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With respect to Spanish Cedar, the regions where it grows, which are subtropics and tropics of Central and South America, have highly versatile and rich flora and fauna, as a result it is subject to many natural factors stemming from numerous insects that feed and live off the tree. Their actions cause many issues for the sapwood of Spanish Cedar, and as a result there is immense variability in colour of sapwood depending on the origin of the tree. The areas with less plant-parasites will have less damage to its sapwood and therefore consistent undamaged colouring, vice versa for areas with more plant-parasites.

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The Physical Properties of Cedar of Lebanon and the Siberian Cedar are nearly identical for all parameters. However, two qualities of Cedar of Lebanon are said to be relatively better.

Firstly, because it grows in Sub-tropical climate, its odour is significantly stronger. Although Siberian Cedar has identical, persistent and non-diminishable over time smell, it is not as strong.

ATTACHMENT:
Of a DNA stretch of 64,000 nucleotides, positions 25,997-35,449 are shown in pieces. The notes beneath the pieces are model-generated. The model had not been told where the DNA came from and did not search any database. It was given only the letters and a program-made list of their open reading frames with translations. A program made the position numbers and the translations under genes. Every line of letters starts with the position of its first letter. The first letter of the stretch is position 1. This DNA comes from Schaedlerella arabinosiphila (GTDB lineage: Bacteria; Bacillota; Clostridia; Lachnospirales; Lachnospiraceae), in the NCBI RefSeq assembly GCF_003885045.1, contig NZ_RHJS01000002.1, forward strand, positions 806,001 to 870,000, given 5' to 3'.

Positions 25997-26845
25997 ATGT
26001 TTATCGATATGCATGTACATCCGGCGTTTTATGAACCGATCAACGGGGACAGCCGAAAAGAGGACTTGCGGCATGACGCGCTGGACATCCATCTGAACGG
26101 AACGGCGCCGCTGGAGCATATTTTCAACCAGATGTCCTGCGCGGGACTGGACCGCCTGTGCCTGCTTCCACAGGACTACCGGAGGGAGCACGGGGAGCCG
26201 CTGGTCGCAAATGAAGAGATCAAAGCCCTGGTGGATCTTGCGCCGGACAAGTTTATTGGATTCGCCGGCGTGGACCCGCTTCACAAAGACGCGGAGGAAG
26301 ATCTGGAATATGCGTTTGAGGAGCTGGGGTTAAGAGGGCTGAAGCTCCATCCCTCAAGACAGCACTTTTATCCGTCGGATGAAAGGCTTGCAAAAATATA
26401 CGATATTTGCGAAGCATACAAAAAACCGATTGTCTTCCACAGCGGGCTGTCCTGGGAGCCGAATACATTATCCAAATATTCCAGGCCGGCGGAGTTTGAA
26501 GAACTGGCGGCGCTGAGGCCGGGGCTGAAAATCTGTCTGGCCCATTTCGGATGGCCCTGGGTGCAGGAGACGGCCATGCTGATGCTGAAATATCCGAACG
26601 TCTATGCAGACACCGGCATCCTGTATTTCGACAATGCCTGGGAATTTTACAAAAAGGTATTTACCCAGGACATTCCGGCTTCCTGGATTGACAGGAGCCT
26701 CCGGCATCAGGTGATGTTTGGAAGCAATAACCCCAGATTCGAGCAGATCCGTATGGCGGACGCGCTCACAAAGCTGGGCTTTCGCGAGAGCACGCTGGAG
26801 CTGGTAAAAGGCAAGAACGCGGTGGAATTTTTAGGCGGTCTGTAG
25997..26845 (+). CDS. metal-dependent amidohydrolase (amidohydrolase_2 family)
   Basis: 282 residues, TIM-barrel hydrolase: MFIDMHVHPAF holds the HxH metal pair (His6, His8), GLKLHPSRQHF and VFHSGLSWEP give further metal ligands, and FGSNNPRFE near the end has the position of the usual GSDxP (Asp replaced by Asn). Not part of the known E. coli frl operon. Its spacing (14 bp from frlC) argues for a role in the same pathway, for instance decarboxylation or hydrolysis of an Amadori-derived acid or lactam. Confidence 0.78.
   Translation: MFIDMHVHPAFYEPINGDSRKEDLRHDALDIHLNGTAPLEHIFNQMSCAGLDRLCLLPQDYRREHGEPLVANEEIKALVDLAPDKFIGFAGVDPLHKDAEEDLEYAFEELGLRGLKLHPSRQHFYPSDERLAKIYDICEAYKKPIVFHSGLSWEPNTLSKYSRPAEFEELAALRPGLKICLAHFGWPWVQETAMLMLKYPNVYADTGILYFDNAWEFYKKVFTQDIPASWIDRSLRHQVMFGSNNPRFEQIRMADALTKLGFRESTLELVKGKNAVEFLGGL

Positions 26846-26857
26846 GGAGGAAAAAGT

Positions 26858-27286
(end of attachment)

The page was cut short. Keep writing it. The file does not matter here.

Secondly, Cedar of Lebanon has a greater richness and deepness of colours.

Overall, this section may conclude that on the Siberian Cedar in its right is the closest of the mentioned above species to reminisce of Lebanese Cedar as it embeds in its timber qualities in full or partially the qualities of the legendary biblical Lebanese Cedar. Albeit, Lebanese Cedar has no industrial significance anymore, and while it is reassuring that Siberian Cedar is nearly evenly matched to Lebanese Cedar, it is the Western Red Cedar that Siberian Cedar is up against.

When it comes to physico-mechanical properties, the variability is quite large:

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In order to make an assessment of how the Siberian Cedar is comparable to other types of cedar we have created the following chart, whereby for each property we grade the Siberian Cedar to its direct competitor in the Dutch Market, namely for each parameter we grade it the following way: if the quality of Siberian Cedar is worse we put (-), significantly worse (- -), equivalent to competitors (✔) , if better (+) and if significantly better (+ +).

 Siberian Cedar and Cedars compared (Siberische Ceder vergelijking)